GoDaddy’s outage reveals how hosting firms' have responsibility

There will be managers at GoDaddy, the internet hosting company and domain registrar, who will be looking forward to the end of this week. A six hour service outage on Monday affected thousands, if not potentially millions, of customers. Unable to access their websites, many of GoDaddy’s customers will be counting the cost of the downtime and will have much to think about when the time comes to renew their contracts. Whether an accident or a network failure which the company needs to improve, what happened to GoDaddy shows how important it is for web hosting companies to respond quickly to problems but also leaves lessons for users and how they store their data online. For the users affected by the outage it will have begun on Monday morning by wondering if it was just them. Perhaps it will have been a call from a customer, perhaps they were trying to refresh their own website and getting nowhere. Gradually it will have dawned on them their website was down. GoDaddy acted quickly to get news out there to its customers, confirming the outage on their Twitter feed. They kept their followers and customers updated throughout the day letting them know how attempts to fix the problem were progressing. In all, the outage began at 10am and the problem was fixed by 6pm.

The following day GoDaddy CEO Scott Wagner issued a statement. In an email the company apologised profusely.

"We let you down and we know it," the e-mail read. "We take our responsibilities -- and the trust you place in us -- very seriously. I cannot express how sorry I am to those of you who were inconvenienced."

The worries for GoDaddy won’t just be that the outage happened but it will be, as they reflect in their apology, that customers place a lot of trust in them; if that trust is broken then they might be tempted to go elsewhere. For the SMEs, entrepreneurs, bloggers, e-commerce companies who host their websites through GoDaddy they have lost a full day, at a time when many companies can’t afford to.

What is probably most worrying for customers is that, while GoDaddy were vocal in keeping them up to date on progress to get the problem fixed on Monday, they haven’t said as much about what actually caused it. On Tuesday a hacker took to Twitter to say they had caused the outage. That was denied by GoDaddy who said;

“We have determined the service outage was due to a series of internal network events that corrupted router data tables. Once the issues were identified, we took corrective actions to restore services for our customers and We have implemented measures to prevent this from occurring again.”

Scott Wagner was also quick to confirm that customer data was never under threat and their systems weren’t compromised.

This lead some to ask, which is worse; being vulnerable to hackers and showing there are gaps in your security system or to admit it was a system failure and reveal there’s something wrong with your network? The result is the same for customers; downtime and lost revenue coupled with frustration but it also shows the need for transparency.

Data has become a target for hackers, leading some to comment that hosting firms have a bit of a target on their back. Perhaps they do but it makes their responsibility even more important and the need to protect the information and data stored with them as their first port of call.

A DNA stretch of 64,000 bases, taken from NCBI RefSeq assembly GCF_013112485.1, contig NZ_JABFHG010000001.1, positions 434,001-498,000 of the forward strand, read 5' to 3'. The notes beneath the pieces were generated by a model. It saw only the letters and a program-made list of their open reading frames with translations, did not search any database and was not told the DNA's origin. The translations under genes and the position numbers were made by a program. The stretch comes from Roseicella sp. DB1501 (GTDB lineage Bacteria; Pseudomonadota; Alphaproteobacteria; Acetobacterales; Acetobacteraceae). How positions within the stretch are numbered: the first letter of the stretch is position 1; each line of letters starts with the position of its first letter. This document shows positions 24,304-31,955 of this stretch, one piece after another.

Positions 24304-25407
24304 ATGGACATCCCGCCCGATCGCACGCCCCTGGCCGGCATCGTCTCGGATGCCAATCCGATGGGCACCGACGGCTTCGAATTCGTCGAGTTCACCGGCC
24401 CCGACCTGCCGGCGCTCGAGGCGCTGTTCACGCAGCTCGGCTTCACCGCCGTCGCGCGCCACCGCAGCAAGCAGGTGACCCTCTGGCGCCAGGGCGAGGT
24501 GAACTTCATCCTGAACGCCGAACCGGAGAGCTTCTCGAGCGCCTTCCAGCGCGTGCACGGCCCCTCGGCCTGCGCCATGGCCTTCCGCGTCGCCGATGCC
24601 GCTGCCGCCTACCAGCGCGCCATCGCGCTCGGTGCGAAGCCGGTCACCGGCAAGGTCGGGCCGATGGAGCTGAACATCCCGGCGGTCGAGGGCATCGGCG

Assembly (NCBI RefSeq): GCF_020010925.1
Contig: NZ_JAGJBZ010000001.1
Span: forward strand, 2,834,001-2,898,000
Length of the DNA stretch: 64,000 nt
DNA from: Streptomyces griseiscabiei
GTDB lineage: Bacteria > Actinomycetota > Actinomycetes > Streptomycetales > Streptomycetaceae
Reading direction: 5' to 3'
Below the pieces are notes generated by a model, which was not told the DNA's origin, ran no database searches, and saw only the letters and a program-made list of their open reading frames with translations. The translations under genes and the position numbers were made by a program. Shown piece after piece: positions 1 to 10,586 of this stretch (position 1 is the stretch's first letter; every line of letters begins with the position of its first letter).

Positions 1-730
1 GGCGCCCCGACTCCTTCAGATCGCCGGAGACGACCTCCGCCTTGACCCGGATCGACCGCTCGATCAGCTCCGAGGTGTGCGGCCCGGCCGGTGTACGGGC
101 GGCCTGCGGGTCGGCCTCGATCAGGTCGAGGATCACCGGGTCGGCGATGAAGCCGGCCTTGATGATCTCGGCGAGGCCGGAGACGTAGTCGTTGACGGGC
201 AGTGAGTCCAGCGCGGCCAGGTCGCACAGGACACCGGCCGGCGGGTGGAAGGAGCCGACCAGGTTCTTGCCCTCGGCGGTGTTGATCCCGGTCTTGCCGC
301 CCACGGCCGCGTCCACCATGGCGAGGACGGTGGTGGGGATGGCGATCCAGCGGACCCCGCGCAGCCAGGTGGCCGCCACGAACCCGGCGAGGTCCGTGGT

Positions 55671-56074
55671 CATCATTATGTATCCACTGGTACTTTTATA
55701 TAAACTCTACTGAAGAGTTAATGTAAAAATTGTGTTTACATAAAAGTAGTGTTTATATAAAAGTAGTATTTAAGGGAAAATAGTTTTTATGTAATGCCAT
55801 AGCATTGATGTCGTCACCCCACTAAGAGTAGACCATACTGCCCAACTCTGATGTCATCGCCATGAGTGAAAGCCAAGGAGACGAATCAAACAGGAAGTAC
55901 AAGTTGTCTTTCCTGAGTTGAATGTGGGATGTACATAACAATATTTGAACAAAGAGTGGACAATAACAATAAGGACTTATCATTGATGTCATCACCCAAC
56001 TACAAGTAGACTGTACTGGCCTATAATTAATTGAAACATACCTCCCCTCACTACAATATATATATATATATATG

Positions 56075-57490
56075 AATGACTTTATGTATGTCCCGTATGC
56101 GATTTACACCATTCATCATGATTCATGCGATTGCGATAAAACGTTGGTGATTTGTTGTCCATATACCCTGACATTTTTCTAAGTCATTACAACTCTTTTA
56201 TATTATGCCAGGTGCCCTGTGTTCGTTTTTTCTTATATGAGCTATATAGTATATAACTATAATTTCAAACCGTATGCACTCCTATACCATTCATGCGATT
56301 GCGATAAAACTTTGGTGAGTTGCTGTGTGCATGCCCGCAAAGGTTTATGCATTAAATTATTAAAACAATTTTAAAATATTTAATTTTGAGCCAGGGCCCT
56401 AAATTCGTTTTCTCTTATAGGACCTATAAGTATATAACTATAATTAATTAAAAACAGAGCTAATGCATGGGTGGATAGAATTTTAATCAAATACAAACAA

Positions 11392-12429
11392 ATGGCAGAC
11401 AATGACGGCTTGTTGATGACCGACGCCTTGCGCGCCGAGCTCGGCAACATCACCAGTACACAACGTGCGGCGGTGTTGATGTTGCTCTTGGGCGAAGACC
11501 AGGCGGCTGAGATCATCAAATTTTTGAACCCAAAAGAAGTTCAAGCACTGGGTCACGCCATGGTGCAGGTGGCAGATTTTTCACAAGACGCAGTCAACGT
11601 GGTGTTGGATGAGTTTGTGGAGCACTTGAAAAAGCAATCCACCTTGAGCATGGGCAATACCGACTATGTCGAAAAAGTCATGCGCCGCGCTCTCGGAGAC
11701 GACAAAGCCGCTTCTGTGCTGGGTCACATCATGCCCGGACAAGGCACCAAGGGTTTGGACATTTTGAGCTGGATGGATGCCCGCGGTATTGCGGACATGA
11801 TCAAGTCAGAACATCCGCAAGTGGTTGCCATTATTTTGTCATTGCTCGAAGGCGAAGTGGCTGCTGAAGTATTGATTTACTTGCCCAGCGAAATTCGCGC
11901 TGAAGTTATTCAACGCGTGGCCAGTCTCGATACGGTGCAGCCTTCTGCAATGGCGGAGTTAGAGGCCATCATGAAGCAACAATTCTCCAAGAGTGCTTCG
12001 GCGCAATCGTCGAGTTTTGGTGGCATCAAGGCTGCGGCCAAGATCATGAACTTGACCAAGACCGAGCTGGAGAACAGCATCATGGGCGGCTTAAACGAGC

The lessons to learn, not just for GoDaddy but other hosting firms are clear and reflect how what is really a new kind of business relationship comes with immense responsibility.

First of all the importance of communication. Problems will happen. Hosting companies have a duty to make sure their network is as secure and reliable as humanly possible. When they are asking companies and individuals for money they can’t afford to cut corners or not put as many security protocols or not have the most stable network they can create. The growth of cloud computing and the way it has revolutionised the way businesses work and interact with their customers means the number of hosting companies has exploded in number. Yet not all share the same kind of responsibility in terms of security and a reliable service.

However many protocols and however secure the network there is always a risk of outage. Often these will be problems out of the hosting company’s control. If the worst does happen then keeping customers up to date, letting them know what’s happened quickly, regularly and frankly is imperative. GoDaddy was quick to take to its Twitter feed and to keep customers up to date and let them know when their sites would be back online. Good communication means customers can let their own clients know what’s happening. There’s a knock on effect that the hosting company has to understand.

Back up all your data. It’s a responsibility for both the hosting company and the customer to back up all their information. GoDaddy has been quick to say that at no time was customer data at risk but the outage shows the added responsibility storing data brings. For the customer putting all their eggs in one digital basket could result in them losing important information and exposing themselves to further threats. If websites do go down a backup also means they might not incur the same sort of downtime and loss of revenue.

Be open and be frank. While GoDaddy has been quick to get in touch with customers, also offering them a free month’s service to make up for the outage, they have not been as frank as to exactly what caused the problem. Companies do place a lot of faith in hosting firms and chances are they look to them as a source of technical knowledge. Technology can seem like a black hole to some who just don’t understand it, and are frightened by their lack of knowledge. Not being clear and frank about exactly what causes an outage can create fear and concern that it’s part of something much bigger. Honesty is the best policy to alleviate worry.